Strategies for Change

The Public Sector Duty

In last week’s Strategies for Change Session we had Jacqueline Healy from the Irish Human Rights Equality Commission (IHREC) come and talk to us about the Public Sector and Human Right’s Duty. Jacqueline kicked off the session by inviting us to take part in a Polling exercise.

She asked two questions:
  1. Do you think public bodies in Ireland respect, protect and fulfil the human rights of disabled people?
  2. Do you think public bodies have regard to the need to eliminate discrimination, promote equality and protect human rights for disabled people in their day to day work?

Unanimously the collective answer was NO for both questions. Hence a lot of work needs to be done and disabled people as a collective must be involved in both their Public Sector Assessment Process and using the duty whenever they get the opportunity.

About the Public Sector Duty

Section 42 of the Irish Human Rights and Equality Act 2014 states that all public bodies in Ireland have a responsibility to promote equality of opportunity, prevent discrimination and protect the human rights of their staff and those that use their service

This is a legal obligation and it is called the Public Sector Equality and Human Rights Duty. The duty places equality and human rights at the heart of how all public bodies function and plan their work – see: Public Sector Duty and Human Rights Duty for more information.

A public body is a service where everyone can go – funded by the government. Examples of some of these services include Government Departments, HSE Services, County Councils, Universities, Public Schools, Post Offices, Banks, Libraries, Public Parks, Health Centres, the Gardaí and all of our Public Hospitals.

An important thing to know about is that the Public Sector Duty only covers Public Services. The duty does not cover private services such as Taxis, Shops, Restaurants and Hairdressers. However it is expected that this sector takes account of disabled people’s requirements – see: Every Customer Counts – Promoting Accessible Services for examples of how three private business’s welcomes and values their customers that have impairments.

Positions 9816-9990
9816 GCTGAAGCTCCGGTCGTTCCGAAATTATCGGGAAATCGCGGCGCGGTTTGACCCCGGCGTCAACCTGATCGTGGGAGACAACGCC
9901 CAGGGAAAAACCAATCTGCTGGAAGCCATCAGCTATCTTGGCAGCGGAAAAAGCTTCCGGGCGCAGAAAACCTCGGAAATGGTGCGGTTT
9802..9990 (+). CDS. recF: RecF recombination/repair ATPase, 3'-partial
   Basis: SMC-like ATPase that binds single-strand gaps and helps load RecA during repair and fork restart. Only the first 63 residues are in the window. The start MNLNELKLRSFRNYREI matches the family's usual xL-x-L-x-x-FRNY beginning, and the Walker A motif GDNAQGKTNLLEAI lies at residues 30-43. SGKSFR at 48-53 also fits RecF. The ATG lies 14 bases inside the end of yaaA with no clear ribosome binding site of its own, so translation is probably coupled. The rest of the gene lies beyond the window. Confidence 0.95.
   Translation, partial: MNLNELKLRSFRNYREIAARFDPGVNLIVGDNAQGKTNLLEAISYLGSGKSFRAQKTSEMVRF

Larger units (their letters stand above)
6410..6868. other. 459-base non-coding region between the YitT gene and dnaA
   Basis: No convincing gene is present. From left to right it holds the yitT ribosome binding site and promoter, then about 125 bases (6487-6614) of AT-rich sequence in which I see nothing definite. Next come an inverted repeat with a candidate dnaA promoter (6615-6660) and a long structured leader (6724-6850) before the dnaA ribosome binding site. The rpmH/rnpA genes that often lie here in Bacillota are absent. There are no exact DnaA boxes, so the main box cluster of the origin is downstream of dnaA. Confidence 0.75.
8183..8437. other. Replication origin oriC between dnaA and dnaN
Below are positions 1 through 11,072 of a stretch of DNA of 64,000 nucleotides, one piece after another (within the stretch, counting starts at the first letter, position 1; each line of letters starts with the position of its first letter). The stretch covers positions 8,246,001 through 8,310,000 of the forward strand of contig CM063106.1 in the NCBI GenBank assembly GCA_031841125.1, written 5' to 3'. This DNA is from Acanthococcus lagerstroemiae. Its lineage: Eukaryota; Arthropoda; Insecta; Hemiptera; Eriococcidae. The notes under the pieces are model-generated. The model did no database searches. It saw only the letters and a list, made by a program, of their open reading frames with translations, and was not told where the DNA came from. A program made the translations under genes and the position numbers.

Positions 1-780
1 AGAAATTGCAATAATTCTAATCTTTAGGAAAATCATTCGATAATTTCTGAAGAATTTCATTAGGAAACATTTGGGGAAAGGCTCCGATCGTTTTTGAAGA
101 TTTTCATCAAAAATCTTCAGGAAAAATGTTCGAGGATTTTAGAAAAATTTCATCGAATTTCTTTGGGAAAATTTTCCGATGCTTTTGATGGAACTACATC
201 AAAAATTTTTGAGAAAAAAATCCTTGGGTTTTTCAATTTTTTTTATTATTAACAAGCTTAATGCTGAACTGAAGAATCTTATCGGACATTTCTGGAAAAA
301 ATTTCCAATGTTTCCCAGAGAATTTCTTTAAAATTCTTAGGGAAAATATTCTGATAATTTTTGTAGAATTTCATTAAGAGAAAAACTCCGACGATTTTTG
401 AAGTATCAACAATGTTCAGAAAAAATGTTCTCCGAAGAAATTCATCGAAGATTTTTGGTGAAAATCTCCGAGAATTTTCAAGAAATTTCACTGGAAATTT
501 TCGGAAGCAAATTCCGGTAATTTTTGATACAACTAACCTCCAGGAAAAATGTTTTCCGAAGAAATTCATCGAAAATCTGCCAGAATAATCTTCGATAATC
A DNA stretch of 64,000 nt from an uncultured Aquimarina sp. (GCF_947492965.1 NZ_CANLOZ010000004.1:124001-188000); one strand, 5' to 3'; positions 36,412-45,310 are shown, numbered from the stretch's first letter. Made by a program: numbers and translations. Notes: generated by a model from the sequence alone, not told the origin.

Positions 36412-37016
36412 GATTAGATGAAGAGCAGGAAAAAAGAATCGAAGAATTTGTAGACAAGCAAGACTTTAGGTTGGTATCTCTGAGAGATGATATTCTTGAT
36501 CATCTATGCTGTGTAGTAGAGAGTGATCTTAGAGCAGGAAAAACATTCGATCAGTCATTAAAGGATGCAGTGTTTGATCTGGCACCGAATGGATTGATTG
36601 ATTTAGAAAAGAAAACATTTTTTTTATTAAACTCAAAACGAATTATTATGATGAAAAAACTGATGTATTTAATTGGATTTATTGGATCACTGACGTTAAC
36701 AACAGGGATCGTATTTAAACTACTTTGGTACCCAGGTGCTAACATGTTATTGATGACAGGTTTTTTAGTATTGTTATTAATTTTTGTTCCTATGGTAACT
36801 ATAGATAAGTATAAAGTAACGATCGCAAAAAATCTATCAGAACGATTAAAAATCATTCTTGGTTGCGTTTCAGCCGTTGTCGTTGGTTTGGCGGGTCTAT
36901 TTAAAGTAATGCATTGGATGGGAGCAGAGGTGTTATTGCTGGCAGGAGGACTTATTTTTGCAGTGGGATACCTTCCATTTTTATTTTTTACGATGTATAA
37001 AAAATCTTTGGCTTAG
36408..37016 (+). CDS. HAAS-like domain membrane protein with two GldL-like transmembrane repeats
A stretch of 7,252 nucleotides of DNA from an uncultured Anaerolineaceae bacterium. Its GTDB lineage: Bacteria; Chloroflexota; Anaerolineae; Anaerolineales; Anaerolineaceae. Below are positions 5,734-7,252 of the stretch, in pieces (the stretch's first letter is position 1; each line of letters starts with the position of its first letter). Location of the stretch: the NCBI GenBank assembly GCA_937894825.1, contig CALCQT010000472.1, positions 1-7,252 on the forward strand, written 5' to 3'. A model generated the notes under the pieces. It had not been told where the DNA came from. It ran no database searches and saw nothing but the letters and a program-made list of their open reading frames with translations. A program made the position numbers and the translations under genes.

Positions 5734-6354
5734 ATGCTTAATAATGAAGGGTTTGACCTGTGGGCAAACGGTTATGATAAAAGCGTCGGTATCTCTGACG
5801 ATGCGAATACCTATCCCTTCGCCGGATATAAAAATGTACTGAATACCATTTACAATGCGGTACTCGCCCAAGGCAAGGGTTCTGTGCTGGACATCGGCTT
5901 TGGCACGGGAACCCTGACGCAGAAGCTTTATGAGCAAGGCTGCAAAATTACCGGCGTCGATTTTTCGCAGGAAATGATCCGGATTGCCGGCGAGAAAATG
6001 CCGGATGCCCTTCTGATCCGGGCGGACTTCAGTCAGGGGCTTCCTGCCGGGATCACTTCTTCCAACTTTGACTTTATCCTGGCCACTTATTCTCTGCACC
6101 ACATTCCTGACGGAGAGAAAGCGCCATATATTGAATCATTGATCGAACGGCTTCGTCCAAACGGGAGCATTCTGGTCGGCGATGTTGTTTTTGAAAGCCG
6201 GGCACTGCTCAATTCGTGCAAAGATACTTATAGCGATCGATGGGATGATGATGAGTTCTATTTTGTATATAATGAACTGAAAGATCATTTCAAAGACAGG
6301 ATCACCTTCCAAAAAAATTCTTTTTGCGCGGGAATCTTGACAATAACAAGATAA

The Public Sector Duty in relation to Disabled People

All public bodies under this duty must Assess, Address and Report. This involves:

  • undertaking an equality and human rights assessment of its work
  • coming up with actions to address any issues raised
  • reporting its findings on an annual basis – informing the public how they are making there services better for everyone. See the Department of Transport Public Sector Duty Assessment and Action Plan – Public Sector Equality and Human Rights Duty for an example.

The duty is a very valuable activism tool for disabled people and their organisations. One of the things that IHREC really communicates to all public bodies is that they must carry out evidence-based assessments and the only way they can do this is to consult with disabled people, whether they’re staff or customers. All public bodies must also take into account both our Equality Legislation and the UNCRPD.

Both disabled people and their organisations can and need to engage with public bodies.

Asking questions such as:
  • Have you done your Public Sector Duty in relation to disabled people?
  • Have you taken disabled people’s issues and concerns into account?
  • What are your actions in addressing disabled people’s issues and concerns?
  • Are you reporting every year on the progress that you are making in dealing with disabled people’s issues and concerns?

You can also make a complaint and use the Public Sector Duty when doing so. This can be a powerful way in informing public bodies what is wrong and what they need to put in place in order to fulfil their Public Sector Duty in relation to disabled people.

Some of the reasons to why this duty is important include:
It supports the State’s responsibility to:
  • Respect, protect and fulfil human rights, in line with its international commitments
  • Be proactive in ensuring that all public bodies are human rights and equality compliant.
The Duty can also act as a catalyst for institutional reform:
  • It can improve public services, addressing issues such as accessibility, so that they meet the needs of everyone who requires them
  • It can improve work places – the human rights and equality needs of staff are respected
  • It can help reduce discrimination against disabled people, and other groups
  • It makes access to public services like health, housing, education and transport more equal for everyone.

During our session with Jacqueline, the group were asked two questions in relation to three public bodies, Dublin County Council, the HSE and the Department of Transport.

The questions included: